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The Expanding Social Safety Net

  • Casey B. Mulligan

Inflation-adjusted spending on means-tested subsidies have increased sharply since 2007, and most of this growth was due to changes in eligibility rules, and increases in subsidies per eligible person, rather than increases in the number of people who would have been eligible under pre-recession subsidy rules. The non-elderly parts of the safety net have increased from about $10,000 per year of non- or under-employment by non-elderly household heads and spouses in 2007 to almost $15,000 per year in 2010, adjusted for inflation. From 2007 to 2010, inflation-adjusted safety net spending increased $35,000 for every added year of non-employment or under-employment. As a result, the average private returns to employment are substantially less than they were in 2007.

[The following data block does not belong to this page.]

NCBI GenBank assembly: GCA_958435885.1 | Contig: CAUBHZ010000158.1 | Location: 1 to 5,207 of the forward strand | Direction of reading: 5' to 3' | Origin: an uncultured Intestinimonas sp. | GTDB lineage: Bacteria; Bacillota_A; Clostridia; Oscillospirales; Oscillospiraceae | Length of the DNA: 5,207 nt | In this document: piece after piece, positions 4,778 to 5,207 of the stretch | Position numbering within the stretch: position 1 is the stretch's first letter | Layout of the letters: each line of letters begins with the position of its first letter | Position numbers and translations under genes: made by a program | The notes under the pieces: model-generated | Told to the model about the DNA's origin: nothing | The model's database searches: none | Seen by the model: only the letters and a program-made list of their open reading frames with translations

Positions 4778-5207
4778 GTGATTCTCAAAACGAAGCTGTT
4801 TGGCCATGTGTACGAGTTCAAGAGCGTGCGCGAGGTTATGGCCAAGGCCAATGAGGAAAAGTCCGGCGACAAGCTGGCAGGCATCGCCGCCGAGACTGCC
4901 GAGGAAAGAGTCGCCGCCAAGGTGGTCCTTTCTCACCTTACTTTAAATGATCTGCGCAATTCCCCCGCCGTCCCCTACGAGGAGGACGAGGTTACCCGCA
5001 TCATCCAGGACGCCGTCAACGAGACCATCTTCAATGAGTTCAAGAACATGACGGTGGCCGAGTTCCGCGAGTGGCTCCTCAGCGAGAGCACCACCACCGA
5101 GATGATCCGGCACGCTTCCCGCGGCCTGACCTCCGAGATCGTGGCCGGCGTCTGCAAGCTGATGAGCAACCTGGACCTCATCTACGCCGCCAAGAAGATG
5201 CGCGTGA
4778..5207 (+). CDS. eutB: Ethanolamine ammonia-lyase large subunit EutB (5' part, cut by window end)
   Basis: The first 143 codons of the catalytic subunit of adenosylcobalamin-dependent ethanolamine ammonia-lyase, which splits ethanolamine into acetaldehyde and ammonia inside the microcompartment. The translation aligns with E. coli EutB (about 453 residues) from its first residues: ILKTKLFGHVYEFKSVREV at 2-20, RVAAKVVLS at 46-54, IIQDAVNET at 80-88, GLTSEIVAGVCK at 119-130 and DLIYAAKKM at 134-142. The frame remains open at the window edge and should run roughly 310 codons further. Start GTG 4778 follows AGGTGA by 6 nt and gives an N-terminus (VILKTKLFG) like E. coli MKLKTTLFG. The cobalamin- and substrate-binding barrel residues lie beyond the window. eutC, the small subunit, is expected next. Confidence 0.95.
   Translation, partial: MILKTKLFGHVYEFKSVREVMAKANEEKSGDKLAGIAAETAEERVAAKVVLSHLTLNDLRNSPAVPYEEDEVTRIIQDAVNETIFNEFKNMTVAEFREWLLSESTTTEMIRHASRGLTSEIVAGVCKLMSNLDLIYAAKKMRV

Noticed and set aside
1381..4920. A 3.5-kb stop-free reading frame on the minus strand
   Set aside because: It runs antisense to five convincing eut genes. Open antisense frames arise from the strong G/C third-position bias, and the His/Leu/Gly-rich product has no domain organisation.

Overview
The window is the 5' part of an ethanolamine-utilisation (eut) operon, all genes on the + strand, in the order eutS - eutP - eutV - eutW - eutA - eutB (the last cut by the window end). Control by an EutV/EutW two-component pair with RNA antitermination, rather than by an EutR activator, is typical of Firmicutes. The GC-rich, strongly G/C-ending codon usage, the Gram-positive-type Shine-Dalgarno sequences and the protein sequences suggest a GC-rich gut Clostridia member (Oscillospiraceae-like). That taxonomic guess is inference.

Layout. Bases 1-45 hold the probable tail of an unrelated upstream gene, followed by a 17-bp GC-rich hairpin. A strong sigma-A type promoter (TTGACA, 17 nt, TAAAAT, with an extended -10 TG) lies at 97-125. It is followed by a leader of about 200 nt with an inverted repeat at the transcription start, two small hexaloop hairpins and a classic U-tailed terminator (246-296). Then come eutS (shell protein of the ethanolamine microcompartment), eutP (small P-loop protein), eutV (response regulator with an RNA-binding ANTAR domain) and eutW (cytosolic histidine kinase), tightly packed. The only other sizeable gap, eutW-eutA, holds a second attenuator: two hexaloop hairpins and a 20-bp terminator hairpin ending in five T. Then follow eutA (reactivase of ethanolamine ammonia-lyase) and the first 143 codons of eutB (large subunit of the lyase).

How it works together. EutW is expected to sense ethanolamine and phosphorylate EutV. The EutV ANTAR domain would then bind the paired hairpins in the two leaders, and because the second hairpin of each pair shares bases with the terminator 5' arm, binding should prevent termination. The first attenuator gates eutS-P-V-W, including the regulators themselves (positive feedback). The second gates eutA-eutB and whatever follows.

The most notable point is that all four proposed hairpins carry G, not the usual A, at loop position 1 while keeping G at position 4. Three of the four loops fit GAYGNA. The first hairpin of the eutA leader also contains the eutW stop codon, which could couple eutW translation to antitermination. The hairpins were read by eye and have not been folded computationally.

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Paper provided by National Bureau of Economic Research, Inc in its series NBER Working Papers with number 17654.

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Date of creation: Dec 2011
Handle: RePEc:nbr:nberwo:17654
Note: EFG LS PE
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